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What does mothers' health literacy have to do with disparities?
Affordable Care Act Review by the Numbers
Short answer to Why promote parents’ health literacy?: DOHaD + SDoH = HL
E is for Empowerment #2
E is for Empowerment

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What does mothers' health literacy have to do with disparities?

National and international policy documents frame improving health literacy as a pragmatic intervention to reduce health disparities. But what links health literacy and disparities?

Since the social determinants of health shape parents' health and health literacy, which in turn shape their children's early development and adult disease; health disparities start even before birth and perpetuate. Therefore, health follows the social gradient and disease concentrates among the disadvantaged. Improving maternal health literacy,  and in the process empowering disadvantaged mothers, can reduce disparities by enabling mothers to better reduce risk, maximize protective factors, and obtain the benefits of health and social services.  

Further, mothers make 80% of health care decisions for their families, take them to appointments (84%) and ensure they get recommended care (79%).  The LSP health literacy studies  indicate that mothers retain and hone their improved skills. 

Furthermore, by default or by design, mothers pass their skills —whatever they are— to their children in the course of everyday interactions. For these reasons, it is a logical health and financial imperative to make maternal health literacy the first  priority in health literacy research and intervention that aims to reduce disparities and future burdens of chronic disease.
 
References
Ranji U & Salganicoff A. (2011). Key Findings from the Kaiser Women's Health Survey, Kaiser Family Foundation
US Dept of Labor General Facts on Women and Job Based Health (2013)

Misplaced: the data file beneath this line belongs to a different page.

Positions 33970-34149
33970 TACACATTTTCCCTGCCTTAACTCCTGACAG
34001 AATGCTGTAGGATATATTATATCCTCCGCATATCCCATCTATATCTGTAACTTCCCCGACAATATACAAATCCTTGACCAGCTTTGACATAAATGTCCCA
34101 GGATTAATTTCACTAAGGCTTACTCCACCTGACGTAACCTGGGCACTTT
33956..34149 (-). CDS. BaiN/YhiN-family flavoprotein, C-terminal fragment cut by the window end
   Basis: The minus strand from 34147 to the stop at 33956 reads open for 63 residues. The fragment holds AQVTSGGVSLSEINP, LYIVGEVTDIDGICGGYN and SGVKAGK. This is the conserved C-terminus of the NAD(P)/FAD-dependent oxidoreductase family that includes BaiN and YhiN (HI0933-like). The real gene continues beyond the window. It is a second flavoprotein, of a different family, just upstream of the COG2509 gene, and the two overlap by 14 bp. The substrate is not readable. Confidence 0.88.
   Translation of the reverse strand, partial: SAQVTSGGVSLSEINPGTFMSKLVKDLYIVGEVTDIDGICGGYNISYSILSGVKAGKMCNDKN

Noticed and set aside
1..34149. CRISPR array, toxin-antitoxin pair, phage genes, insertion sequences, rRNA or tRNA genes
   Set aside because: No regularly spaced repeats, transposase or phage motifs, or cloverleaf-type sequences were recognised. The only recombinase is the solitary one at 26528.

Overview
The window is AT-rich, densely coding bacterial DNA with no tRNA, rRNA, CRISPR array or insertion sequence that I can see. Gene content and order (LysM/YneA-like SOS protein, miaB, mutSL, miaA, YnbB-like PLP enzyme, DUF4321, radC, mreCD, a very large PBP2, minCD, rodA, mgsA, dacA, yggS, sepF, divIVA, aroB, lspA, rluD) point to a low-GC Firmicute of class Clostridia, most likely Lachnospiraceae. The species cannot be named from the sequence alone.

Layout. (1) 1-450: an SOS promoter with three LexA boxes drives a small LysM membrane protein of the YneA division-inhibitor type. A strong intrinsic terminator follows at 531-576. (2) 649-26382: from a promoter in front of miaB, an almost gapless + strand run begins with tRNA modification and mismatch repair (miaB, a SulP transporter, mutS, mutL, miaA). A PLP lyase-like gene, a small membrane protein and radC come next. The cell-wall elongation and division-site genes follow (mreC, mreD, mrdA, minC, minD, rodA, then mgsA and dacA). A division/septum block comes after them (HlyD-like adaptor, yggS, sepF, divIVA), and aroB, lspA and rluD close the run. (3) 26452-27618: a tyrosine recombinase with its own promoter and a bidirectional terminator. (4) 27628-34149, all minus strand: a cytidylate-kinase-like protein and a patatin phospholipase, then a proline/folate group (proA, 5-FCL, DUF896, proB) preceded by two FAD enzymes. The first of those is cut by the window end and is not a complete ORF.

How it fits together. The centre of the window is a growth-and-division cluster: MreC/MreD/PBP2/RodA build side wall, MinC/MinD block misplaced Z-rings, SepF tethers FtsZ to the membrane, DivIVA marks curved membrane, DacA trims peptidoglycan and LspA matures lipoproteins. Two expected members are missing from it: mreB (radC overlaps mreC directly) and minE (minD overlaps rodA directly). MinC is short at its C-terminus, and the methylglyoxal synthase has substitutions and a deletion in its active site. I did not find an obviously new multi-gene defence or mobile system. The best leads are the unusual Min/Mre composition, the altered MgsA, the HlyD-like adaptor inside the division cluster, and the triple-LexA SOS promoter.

https://www.zerotothree.org/search?q=skills

Affordable Care Act Review by the Numbers

The ACA was enacted in 2009. Implementation began in 2010. Big improvements despite resistance. More to do.
 
43  Percentage reduction in the US the uninsured rate since 2010.
 
20,000,000 Newly insured under the ACA
 
55,600,000 Women who gained access to contraceptive coverage, screening and counseling for interpersonal  violence.
 
$20 Billion  Amount seniors saved since 2010 closing of the prescription coverage gap.
 
< 0 Annual growth in per-enrollee Medicare spending 2010-14
 
1.1  Percent annual growth in private insurance spending since 2010 (vs 6.5% 2000-5
 
28  Percent by which CBO* has reduced it projections of Medicare costs for 2019
 
474,700 Healthcare jobs created in 2015. Healthcare employs 15.3 million
 
9 Percentage of Americans uninsured in 2015
 
29,000,000 Still uninsured
 
19 States whose Republican governors refused Medicaid expansion
 
60 Congressional attempts to repeal the ACA
 
Source: Obama B. (2016). Us Health Care Reform: Progress and Next Steps. Journal of the American Medical Association 316(5). Free online. DOI: 10.1001//jama.2016.9797

Commins J. (2016, Jan 12).Healthcae Job Growth Sets Record in 2015. HealthLeadersMedia  http://www.healthleadersmedia.com/hr/healthcare-job-growth-set-records-2015
 

*CBO: Congressional Budget Office